Royal Mail vans. Photo: PA
Here are the top business, market, and economic stories you should be watching today in the UK, Europe, and abroad:
Royal Mail declared divi
Shares in Royal Mail (RMG.L) rallied on Tuesday as the posite announced a bumper payout for investors.
Royal Mail said it intended to pay a dividend of 10p per share after the pandemic led to a strong year for post. The company said it was on track to make an operating profit of £700m ($ 963.9m) for the year.
“Royal Mail is currently in a sweet spot as the pandemic has accelerated the shift from physical to online retail, thereby creating a massive tailwind for companies that deliver parcels,” said Russ Mould, investment director at stockbroker AJ Bell. “It will be hoping that this trend remains intact even when people start to go back to work in offices and get out of the house more.”
Shares rose 1.8%.
Irn Bru profits slump
Shares in Irn Bru maker AG Barr (BAG.L) dropped more than 2% after the drinks company revealed a slump in annual profits.
Pre-tax profits slumped by almost a third to £26m for the year to January 24. Sales fell 11.2% to £227m.
AG Barr kept its dividend on hold, having paused them last April, but said it remained “committed” to restarting shareholders payouts.
“Whilst there now appears to be a route out of lockdown, the immediate future remains uncertain,” chief executive Roger White said.
“Notwithstanding this current backdrop, our strategy for the year ahead is to support our core growth initiatives with significant investment.”
Banking stocks staged a partial recovery on Tuesday as the panic that had gripped the sector just a day before began to ease.
Shares in banks sold off sharply around the world on Monday after details emerged of the likely collapse of Archegos Capital. The little-known family investment office had relationship with major investment banks around the world and investors were left scrambling to work out how big losses would be and where they might fall.
The selling eased on Tuesday as the fallout became clearer. Credit Suisse (CSGN.SW), one of the hardest hit, rose 1.1%. The Euro Stoxx Banks 30 (EXX1.DE), which tracks Europe’s biggest banks, rallied over 2% to erase losses seen at the start of the week.
In Japan, Nomura (8604.T) managed to stem losses. The stock fell 0.6% in Tokyo, following a slump of 14% on Monday.
European stocks opened higher on Tuesday as investors ignored the fallout from a major hedge fund collapse and instead focused on US resident Joe Biden’s upcoming infrastructure investment speech.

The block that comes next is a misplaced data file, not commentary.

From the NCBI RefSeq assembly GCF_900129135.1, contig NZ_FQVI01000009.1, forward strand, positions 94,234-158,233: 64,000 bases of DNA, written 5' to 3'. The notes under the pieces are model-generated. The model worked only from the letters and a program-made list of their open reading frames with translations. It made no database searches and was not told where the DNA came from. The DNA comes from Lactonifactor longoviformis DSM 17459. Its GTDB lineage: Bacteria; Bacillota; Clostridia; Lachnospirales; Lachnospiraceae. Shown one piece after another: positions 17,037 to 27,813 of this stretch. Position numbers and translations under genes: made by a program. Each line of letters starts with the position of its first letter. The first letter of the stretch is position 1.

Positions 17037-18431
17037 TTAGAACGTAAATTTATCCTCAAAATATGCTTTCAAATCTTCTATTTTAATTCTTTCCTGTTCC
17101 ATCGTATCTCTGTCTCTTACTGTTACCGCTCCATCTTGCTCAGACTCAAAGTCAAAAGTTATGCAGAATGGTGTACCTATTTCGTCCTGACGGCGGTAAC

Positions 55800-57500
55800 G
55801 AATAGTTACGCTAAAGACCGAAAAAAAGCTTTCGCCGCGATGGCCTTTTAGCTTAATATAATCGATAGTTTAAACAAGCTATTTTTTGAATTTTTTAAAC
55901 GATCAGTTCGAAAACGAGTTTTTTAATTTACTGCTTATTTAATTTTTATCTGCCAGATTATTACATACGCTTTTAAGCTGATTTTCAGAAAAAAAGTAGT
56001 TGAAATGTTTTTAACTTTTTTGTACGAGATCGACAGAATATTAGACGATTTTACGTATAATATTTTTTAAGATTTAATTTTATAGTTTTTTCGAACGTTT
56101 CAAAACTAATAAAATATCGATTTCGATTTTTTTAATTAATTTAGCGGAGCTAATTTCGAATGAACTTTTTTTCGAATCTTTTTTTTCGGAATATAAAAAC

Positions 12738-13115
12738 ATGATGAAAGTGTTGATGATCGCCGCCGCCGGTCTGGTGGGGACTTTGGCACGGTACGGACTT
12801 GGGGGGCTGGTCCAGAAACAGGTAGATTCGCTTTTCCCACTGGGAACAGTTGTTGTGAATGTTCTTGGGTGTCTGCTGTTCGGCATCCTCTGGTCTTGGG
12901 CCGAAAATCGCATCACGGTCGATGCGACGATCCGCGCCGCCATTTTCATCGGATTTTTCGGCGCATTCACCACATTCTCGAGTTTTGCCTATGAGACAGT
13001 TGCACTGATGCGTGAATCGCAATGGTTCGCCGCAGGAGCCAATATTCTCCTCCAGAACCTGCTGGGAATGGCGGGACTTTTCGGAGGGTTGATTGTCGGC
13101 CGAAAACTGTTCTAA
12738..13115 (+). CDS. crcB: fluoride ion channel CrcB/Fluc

The FTSE 100 (^FTSE) rose 0.6% at the open in London, while the DAX (^GDAXI) was up 0.6% in Frankfurt and the CAC 40 (^FCHI) was half a percent higher in Paris.
Investors are focusing on a major infrastructure investment speech Biden is due to make on Wednesday, which will set out the details of a huge stimulus package. The scale means the ripple effects are likely to be felt across the globe.
Momentum was lacking in New York as investors await the details of Biden’s latest fiscal package. S&P 500 futures (ES=F) were flat, Dow futures (YM=F) were up 0.1%, and Nasdaq futures (NQ=F) were down 0.4%.
Stocks in Asia were broadly positive overnight. Japan’s Nikkei (^N225) rose 0.2%, the Hong Kong Hang Seng (^HSI) gained 0.9%, the Shanghai Composite (000001.SS) rose 0.5% and the South Korean KOSPI (^KS11) rallied 1.1%.
Pub chain JD Wetherspoon (JDW.L) has announced an ambitious plan of investing £895m to upgrade pubs as well as open new ones in a move it said will create 22,000 jobs.
However, founder and chairman Tim Martin warned that this “is conditional on the UK opening back up again on a long-term basis, with no further lockdowns or the constant changing of rules.”
In the first phase of this plan, Wetherspoon will invest £145m in building 18 new pubs plus extending and upgrading 57 current ones, creating some 2,000 jobs.
Its next step will include investing another £750m to open 15 new pubs and expand 50 existing pubs each year for ten years. It believes this will result in 20,000 new jobs.
Confirmation that Deliveroo will price its initial public offering (IPO) at the bottom end of its proposed price range has started to filter through from funds and City banks.
Reuters reported that banks involved in the deal confirmed on Tuesday the offering would come in a 390 pence per share, giving a value of £7.6bn.
The bookrunners said that the final pricing is expected to close at midday on Tuesday.
On Monday, the startup had said it cut its potential valuation, following a revolt from the City of London over the company’s treatment of drivers. This knocked up to £1bn off the potential value of the company.